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RECENT DEATH. On the 21st of July last, died much regretted, after a few days illness at Luron, in Bedfordfhire,.Miss H. Neale, author of Sacred History in Familiar Dialogues *, &c. and other publications in considerable esteem, We understand it is in contemplation to publish some interefin memoirs of her experience, chiefly extracred from a diary, which she kept for many years. . * See our Review of Books for Feb. 1798.


Four Sermons, preached in London, at the Eighth General Meeting of the

Missionary Society, May 12, 13, and 14, 1802. By the Rev.s. Lowell; G. Townsend ; J. M. Mason, A. M.; and R. Hawker, D. D. Alsoʻthe Report of the Directors, and a list of the Subscribers, 8vo.

In a public work like this, wherein so many persons have atha nually engaged, it is difficult to appreciate comparative excellence without hurting the feelings of those whose zeal and piety are equally unquestionable, though not intrusted with equal talents by their great Lord and Master, who estiinates the labours of his servants, not so much according to the talents committed to them, as according to the diligence and faithfulness with which those talents have been employed For this reason, we have been cautious of giving opinions upon the respective Discourses, and shall still adopt the same principle, in giving a brief analysis of each Discourse.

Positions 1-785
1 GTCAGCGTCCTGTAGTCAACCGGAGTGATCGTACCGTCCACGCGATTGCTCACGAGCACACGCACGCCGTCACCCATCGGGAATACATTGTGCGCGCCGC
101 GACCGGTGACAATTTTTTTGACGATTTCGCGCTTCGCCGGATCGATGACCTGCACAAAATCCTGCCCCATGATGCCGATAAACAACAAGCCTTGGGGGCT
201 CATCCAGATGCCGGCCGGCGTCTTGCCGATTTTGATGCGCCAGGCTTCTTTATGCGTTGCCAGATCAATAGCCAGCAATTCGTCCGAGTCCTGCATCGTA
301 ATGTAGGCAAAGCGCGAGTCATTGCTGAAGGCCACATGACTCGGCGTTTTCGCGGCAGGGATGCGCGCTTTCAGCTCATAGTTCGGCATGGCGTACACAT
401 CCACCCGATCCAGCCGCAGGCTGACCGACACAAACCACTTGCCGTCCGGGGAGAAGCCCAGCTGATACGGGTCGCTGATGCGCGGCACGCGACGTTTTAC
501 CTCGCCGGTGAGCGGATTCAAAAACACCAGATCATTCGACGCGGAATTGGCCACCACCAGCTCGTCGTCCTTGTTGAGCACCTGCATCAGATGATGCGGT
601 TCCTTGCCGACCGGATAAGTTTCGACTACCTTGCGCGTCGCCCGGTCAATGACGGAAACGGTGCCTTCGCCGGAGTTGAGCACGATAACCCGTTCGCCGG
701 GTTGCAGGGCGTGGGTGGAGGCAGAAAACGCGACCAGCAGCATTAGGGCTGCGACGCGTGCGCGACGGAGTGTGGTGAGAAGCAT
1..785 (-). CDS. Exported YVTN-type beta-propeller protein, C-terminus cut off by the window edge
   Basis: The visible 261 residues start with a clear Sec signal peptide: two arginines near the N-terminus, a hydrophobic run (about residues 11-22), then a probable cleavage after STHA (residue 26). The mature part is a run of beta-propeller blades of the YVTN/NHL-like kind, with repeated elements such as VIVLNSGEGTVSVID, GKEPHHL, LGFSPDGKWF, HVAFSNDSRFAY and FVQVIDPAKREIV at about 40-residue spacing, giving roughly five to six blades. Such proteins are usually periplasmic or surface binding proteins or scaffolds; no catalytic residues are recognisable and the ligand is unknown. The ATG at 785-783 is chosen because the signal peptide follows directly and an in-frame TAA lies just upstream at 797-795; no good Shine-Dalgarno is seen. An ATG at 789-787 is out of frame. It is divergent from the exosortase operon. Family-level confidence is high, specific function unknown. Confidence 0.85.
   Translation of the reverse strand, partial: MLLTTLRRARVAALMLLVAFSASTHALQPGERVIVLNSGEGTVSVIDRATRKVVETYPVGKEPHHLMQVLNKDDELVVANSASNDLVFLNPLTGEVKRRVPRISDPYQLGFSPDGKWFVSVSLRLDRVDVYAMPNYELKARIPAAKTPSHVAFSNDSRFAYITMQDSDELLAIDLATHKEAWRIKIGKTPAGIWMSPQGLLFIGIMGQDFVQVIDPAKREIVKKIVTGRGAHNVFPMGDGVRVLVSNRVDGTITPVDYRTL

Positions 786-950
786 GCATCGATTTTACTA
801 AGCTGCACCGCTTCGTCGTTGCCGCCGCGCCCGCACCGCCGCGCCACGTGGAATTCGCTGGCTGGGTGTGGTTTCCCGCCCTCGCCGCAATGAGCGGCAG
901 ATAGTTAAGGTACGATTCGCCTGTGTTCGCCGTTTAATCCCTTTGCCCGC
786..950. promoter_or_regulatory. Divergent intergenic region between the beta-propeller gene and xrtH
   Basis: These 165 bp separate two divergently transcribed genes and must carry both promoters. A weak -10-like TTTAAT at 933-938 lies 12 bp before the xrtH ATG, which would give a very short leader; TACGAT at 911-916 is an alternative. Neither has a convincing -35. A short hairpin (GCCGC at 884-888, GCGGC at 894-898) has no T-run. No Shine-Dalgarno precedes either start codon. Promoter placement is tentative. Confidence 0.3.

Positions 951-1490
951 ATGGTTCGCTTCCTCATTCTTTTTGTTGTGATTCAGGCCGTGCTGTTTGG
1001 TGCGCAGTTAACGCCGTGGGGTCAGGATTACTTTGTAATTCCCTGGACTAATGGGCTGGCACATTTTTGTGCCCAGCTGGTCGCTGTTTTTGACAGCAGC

We cannot omit pre nising a singular relation and connection of the subjects of the present Sermons with each other, as it was, doubtless, unintentional; which shews the preachers to have been arsimated with the same spirit. Mr. Lowell celebrates the triumphs of Messiah over all the difficulties of his Mission in the Heathen world ;--Mr. Townsend advances the glory of the Messiah in their conversion ;-Mr. Mason proves the stability of his throne;